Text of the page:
America’s First Female Rocket Scientist

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The website Women You Should Know recently highlighted Mary Sherman Morgan, a female rocket scientist whose contributions to America’s golden age of space exploration have largely been forgotten:

 

In 1957, the race was on to see which world super power would be the first to place a satellite into orbit. As American rockets kept blowing up on the launch pad, the Soviet Union launched Sputnik. The U.S. Army’s Redstone rocket could reach orbit, but only if a more powerful fuel could be developed.



When top engineers could not find a solution to the repeated failures, a search was conducted to find the country’s very best rocket propellant scientist. To everyone’s surprise, that person turned out to be a young woman from California… Her name was Mary Sherman Morgan.
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In the early 1950s her company, North American Aviation, was selected to solve the great fuel challenge. Recognizing her talent for chemistry, North American Aviation management turned the assignment over to young Mary, the only female engineer among 900 rocket scientists.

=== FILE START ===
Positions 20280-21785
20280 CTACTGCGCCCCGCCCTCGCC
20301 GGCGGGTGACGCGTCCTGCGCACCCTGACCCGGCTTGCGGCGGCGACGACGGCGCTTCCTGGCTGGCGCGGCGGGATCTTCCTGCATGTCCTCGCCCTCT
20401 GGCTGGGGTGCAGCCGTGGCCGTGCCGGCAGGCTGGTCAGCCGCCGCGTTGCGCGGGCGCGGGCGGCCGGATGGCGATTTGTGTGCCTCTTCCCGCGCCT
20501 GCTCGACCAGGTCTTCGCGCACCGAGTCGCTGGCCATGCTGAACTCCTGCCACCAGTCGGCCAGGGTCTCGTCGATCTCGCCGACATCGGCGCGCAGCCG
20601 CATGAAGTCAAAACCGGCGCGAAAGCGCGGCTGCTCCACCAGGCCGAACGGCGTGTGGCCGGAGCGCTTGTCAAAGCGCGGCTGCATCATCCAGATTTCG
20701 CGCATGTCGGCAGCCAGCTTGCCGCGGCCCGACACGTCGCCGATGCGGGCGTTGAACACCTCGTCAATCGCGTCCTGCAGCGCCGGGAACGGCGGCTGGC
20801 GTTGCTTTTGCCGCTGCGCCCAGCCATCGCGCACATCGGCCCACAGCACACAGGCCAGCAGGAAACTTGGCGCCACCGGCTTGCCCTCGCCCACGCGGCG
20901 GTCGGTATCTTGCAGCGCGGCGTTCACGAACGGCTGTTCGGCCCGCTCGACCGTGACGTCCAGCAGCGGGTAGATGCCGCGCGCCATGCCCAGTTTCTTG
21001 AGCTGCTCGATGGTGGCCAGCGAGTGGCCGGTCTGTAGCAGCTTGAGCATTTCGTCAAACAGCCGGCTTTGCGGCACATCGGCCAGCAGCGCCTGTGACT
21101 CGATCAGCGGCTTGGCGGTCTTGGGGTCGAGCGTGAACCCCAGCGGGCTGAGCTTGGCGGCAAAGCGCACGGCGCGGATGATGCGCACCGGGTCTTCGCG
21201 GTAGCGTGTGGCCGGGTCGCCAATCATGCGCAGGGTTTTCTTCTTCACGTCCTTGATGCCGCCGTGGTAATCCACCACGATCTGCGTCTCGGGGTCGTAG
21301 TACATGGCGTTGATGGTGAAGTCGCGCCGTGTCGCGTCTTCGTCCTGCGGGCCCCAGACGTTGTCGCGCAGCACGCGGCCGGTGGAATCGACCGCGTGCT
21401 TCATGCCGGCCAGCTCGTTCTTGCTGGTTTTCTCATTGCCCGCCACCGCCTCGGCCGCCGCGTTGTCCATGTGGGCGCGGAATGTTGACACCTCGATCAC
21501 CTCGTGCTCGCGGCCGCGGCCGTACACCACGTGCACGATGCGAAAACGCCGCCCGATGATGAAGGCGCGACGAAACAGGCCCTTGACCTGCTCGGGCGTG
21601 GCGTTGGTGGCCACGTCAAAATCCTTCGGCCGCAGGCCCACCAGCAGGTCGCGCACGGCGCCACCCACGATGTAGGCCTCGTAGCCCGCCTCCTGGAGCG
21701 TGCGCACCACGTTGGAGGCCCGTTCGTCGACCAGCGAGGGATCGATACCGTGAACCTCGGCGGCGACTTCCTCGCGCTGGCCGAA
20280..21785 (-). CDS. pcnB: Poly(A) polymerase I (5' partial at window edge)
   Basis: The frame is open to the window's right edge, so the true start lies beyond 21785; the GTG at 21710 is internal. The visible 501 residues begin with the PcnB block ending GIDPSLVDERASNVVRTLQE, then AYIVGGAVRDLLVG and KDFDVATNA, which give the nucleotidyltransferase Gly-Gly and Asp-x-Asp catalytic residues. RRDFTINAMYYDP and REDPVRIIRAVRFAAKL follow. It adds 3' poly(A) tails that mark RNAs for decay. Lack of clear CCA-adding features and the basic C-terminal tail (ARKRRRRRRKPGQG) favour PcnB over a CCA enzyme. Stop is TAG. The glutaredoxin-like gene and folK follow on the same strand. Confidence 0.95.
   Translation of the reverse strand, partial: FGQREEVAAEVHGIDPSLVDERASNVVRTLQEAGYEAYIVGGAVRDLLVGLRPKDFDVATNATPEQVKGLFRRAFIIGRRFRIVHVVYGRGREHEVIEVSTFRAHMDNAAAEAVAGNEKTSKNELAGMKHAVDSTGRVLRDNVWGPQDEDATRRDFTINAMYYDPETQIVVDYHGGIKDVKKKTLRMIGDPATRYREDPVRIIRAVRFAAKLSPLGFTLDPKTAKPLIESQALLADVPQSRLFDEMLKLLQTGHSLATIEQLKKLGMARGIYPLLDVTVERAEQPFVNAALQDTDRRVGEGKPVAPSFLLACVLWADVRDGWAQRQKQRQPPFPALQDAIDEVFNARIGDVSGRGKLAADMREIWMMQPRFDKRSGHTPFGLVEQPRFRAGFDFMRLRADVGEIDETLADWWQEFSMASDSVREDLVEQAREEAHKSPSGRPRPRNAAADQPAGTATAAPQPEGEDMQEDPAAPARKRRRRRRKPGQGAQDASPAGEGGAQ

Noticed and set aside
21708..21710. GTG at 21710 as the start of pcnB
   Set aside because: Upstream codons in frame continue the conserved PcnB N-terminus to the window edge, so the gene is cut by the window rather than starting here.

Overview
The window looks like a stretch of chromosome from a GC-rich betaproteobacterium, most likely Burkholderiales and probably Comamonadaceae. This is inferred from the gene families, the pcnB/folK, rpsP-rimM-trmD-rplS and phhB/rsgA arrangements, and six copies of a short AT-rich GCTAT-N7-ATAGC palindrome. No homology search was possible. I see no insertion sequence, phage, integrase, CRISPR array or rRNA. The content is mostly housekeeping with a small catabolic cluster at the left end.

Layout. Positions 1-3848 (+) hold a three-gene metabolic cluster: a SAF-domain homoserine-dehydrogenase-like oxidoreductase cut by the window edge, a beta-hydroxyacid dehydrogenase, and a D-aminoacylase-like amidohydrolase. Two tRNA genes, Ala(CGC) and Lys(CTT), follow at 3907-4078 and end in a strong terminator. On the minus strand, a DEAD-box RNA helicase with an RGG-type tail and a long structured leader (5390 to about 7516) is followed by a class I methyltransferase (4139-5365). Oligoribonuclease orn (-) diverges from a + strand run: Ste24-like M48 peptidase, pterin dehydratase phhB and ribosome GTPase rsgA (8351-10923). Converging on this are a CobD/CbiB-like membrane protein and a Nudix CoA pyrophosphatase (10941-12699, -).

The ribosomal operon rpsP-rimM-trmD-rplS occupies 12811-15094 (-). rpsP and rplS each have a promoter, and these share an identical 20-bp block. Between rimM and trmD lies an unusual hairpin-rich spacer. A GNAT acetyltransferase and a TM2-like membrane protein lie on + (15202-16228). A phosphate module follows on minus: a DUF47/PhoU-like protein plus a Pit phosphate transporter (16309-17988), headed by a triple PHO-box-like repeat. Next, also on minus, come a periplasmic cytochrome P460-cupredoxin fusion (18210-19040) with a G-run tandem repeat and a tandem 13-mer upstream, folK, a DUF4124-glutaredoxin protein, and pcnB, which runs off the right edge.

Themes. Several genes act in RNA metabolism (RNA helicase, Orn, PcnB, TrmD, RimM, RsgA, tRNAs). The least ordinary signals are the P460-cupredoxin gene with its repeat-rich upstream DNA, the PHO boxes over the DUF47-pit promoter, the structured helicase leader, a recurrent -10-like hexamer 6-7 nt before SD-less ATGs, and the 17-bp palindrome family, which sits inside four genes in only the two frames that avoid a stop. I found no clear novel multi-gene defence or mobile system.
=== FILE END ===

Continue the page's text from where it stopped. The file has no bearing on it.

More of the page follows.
In that unique position, what she accomplished was historic… inventing the rocket fuel – hydyne – that successfully boosted America’s first satellite, Explorer I, into orbit in 1958. It’s safe to say that without Mary, the U.S. could have been knocked right out of the Space Race. 

 

If you want to learn more about Mary, her son has written a book about Mary’s life and work. Thanks to Women You Should Know for drawing our attention to this amazing pioneer!


Vanessa Wright